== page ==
Bugatti is still one of the oldest Italian companies that actually started producing bicycles before it turned to cars. The company founder, Ettore Bugatti was born in a household to a father that was an artist and a carpenter. Bugatti’s father was extremely well-known for producing some of the world’s best furniture that was sold internationally. Ettore Bugatti was able to attend finishing school at Valens Academy of Art and began an apprenticeship building bicycles before he was seduced by motors and the future of automation technology.
Although he continued to work at a bicycle factory in his early life he was one of the first people to install a motor into a tricycle and race unaccomplished cyclist in the year 1897. After this success he decided to turn his focus towards producing automobiles.
In the year 1901 he was able to create his first fully functioning automobile with the assistance of the Gulinelli brothers. His device appeared at the French automobile club and introduced at the international exhibition. He won several prizes for the construction of the vehicle and sought to obtain a license to mass-produce the vehicle. The problem was that Bugatti was still technically a minor and had to have his father sign for the production contracts.
Unfortunately his production contracts work quickly terminated as Bugatti was not able to accommodate the needs of his employer. It took some time to find the backing that he needed and within the next few years he began working with Emi Mathias to produce a four-cylinder engine automobile.
Unfortunately again his contract was terminated and Bugatti finally decided to go out and work on his own. He developed the model 10 while producing vehicles with Duetz on his own free time. Receiving support from bank funds he was allocated to build five new aircraft designs and 10 automobiles. Things accelerated massively after that.
Bugatti’s cars began racing across the circuits of the world and winning. After signing up massive contract with Peugeot Bugatti continued to tear up the track throughout 1911 and beyond. The model 10 Bugatti was able to beat out almost every other car in its class and throughout the early stages of World War I the factory producing Bugatti’s was employing thousands of people and producing aircraft engines for America and France.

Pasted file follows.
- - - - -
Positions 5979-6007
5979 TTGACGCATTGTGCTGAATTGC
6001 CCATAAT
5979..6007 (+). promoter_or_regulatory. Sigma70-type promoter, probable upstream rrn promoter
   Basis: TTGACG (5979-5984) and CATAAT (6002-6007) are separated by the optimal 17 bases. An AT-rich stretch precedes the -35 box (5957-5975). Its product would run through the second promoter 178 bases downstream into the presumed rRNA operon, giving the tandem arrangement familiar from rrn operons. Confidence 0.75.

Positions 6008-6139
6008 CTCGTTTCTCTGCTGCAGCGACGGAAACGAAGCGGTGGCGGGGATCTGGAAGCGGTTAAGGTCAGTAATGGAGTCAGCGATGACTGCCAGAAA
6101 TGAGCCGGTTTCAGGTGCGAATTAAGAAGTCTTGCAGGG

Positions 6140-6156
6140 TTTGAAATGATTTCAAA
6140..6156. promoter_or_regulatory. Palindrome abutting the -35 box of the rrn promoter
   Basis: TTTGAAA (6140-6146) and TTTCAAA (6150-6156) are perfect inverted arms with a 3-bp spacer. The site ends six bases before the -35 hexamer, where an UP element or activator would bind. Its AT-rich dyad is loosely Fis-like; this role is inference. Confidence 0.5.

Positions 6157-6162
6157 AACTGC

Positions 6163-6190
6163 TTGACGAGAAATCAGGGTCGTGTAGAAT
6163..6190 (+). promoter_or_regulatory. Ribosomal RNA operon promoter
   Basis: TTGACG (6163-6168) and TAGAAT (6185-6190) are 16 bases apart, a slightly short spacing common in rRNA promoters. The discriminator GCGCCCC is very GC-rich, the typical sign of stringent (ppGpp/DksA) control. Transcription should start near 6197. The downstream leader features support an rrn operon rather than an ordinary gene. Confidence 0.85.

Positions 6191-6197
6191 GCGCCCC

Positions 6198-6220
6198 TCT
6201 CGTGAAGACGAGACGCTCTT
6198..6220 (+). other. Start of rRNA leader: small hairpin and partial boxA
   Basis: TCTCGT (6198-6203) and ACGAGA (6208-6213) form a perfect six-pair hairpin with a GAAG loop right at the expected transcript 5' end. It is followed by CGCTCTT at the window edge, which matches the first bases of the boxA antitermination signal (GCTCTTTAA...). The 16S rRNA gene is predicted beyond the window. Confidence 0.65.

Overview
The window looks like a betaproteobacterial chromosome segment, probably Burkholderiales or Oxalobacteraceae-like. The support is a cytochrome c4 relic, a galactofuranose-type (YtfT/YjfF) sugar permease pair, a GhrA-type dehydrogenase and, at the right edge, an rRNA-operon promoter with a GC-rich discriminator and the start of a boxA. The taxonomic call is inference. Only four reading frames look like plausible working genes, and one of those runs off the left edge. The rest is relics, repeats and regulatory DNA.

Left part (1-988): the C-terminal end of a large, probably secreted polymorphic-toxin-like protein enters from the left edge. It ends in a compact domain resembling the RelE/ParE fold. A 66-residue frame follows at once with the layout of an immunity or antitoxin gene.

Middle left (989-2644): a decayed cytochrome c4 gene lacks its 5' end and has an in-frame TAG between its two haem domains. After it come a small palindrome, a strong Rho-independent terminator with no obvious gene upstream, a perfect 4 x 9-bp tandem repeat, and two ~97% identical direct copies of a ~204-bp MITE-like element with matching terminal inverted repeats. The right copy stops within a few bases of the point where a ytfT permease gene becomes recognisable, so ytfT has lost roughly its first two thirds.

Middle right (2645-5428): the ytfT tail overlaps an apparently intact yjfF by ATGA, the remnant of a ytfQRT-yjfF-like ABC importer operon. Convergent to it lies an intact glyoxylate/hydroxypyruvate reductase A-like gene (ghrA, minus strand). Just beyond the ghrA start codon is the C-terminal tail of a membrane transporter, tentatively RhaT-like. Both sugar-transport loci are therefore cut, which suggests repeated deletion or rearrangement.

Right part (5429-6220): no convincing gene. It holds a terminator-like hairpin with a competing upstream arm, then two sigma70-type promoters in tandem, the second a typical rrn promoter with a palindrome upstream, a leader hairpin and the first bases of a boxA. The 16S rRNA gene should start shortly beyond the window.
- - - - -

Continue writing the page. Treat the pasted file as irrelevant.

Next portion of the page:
Bugatti continued to produce a staggering amount of road and track cars after World War I including the model 32, model 29 and 30 and the model 35. The model 35 was an attractive racecar for production built in 1924 and although it racked up over 2000 victories on the track it was also a successful road car. Although Bugatti officially died out with the man himself in 1947 and under the original creators only 8000 cars were made, the company became defunct in 1963 after producing just one last model and continuing to produce airplane parts.
Bugatti has since been revived by the Volkswagen group in 1998 and continues to produce ultra-luxurious performance vehicles. Today the Bugatti name is even attached to the insane hyper car called the Veyron which has shattered records across the world. This car which was produced in 2005 is recognized as the fastest street legal production car in the world. Having reached a top speed of 430.9 km/h, this is a feat of engineering that will be very tough to top by any other supercar manufacturer. The Volkswagen group has revived not only the name but the spirit of Bugatti allowing a whole new generation to see the modern luxury, technology and performance that captivated Ettore Bugatti over 100 years ago.